We followed it to a bluff overlooking a dry river bed where the signal was very strong so we back-tracked, drove down the river bed and there he was - a magnificent large male leopard lying in the shade.



Okonjima
The back legs are tucked under and braced ready for the cat to spring if anything interesting appears through the grass.

He looked asleep but wasn't. Our guide demonstrated the animal's deceptive lassitude by rattling the grasses on the opposite side of the car - the leopard immediately became alert looking for what had caused the disturbance.

Okonjima



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A contented leopard.
Okonjima
The tracking collar can clearly be seen.

The guide told us that he was about nine years old and had recently had an injured paw but this was almost completely healed. He was always getting into trouble, apparently, and had been fighting a younger male who was mating with "his" female. His name is Nkosi which means "lord" or "king" and he is one of the most beautiful male leopards at Okonjima.

Okonjima
The leopard kept an eye on us as we moved around to a different position.
Okonjima

Okonjima

He was totally unfazed by our vehicle. He'd recently eaten but the guide said that if any of us got out of the vehicle he'd happily accept dessert!

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However. he was remarkably tolerant of our maneuverings to see him from different angles. Such a privilege to be able to observe this glorious creature.

 

Okonjima
Egyptian Geese
Okonjima

 

Now we were looking particularly for cheetah, passing baboons and a couple of Egyptian Geese on the way.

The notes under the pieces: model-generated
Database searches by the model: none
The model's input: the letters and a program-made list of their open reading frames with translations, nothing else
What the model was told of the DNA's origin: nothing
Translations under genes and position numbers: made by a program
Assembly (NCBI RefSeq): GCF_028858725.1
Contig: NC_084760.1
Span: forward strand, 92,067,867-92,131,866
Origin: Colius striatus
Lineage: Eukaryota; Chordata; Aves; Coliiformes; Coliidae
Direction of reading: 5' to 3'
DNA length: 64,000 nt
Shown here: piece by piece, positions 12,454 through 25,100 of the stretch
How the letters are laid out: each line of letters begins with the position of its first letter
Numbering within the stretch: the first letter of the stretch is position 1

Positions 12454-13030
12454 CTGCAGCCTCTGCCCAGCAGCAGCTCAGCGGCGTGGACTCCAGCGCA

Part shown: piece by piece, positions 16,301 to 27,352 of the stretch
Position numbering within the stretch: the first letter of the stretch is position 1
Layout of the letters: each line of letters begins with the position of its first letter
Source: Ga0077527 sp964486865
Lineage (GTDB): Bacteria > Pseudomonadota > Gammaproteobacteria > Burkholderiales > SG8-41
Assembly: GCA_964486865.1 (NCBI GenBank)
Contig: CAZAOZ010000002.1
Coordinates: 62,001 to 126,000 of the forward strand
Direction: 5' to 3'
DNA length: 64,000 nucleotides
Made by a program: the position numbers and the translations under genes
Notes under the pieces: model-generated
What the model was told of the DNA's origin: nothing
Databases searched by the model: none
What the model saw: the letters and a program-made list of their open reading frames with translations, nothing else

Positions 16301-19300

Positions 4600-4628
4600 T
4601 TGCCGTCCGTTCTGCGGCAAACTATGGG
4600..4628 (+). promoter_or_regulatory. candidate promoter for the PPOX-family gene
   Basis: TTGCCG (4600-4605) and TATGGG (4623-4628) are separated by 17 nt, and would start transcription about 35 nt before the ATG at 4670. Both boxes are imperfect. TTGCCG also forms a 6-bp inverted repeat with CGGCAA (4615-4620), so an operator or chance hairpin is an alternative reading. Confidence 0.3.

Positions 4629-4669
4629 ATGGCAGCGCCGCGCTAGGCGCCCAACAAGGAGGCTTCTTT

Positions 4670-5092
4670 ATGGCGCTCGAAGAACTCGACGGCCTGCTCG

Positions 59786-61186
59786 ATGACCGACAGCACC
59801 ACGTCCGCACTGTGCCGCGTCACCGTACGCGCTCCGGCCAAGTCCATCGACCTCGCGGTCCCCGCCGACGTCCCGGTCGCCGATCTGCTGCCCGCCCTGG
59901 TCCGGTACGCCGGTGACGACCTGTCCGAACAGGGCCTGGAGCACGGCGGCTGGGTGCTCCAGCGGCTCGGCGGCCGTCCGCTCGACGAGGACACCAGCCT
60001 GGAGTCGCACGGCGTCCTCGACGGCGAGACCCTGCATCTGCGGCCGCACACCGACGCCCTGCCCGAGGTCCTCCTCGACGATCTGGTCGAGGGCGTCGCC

Okonjima is actually a Herero term meaning "place of the baboons".

 

Okonjima
Waiting patiently for dinner.

 

As we drove along I spotted a second leopard. He wasn't picked up by the tracker because he had no collar, he was probably a cat bred in the wild and was unknown to the guide.

Okonjima
Second, uncollared, leopard.
Okonjima
Okonjima

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You can probably hear my "tut" at someone making "here kitty" noises!

 

He was sitting in the grass probably waiting for dinner to pass. He knew we were there, though.

I was thrilled to bits to have spotted him!

Eventually he wandered off after a couple of warthog.

Okonjima

Cheetah

Okonjima
Pins on a termite mound.

We were off again looking for cheetah and we were beginning to wonder if we would be unsuccessful when, half an hour later, a signal was picked up. Each collar emits a different frequency so the guide knew immediatley which cheetah it was - a two year old female.

Okonjima
Beautiful Cheetah, Pins.
Okonjima

We got as close as possible with the 4x4 then got out and were given instructions by the guide: be quiet, walk in single file, don't run if she mock charges, which apparently she is prone to do.

Okonjima
Okonjima

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Okonjima

 

Okonjima

 

Okonjima

We didn't have far  to walk when we came upon her lying beside a termite mound with the remains of a steenbok kill. An absolutely beautiful animal called Pins - one of her sisters was called Needle. She is a shy creature, keeping her distance from humans, and not often sighted. The guide said she had been rehomed with her mother and four siblings but that she was the only sibling to have survived and maybe this was why she was a little stressed.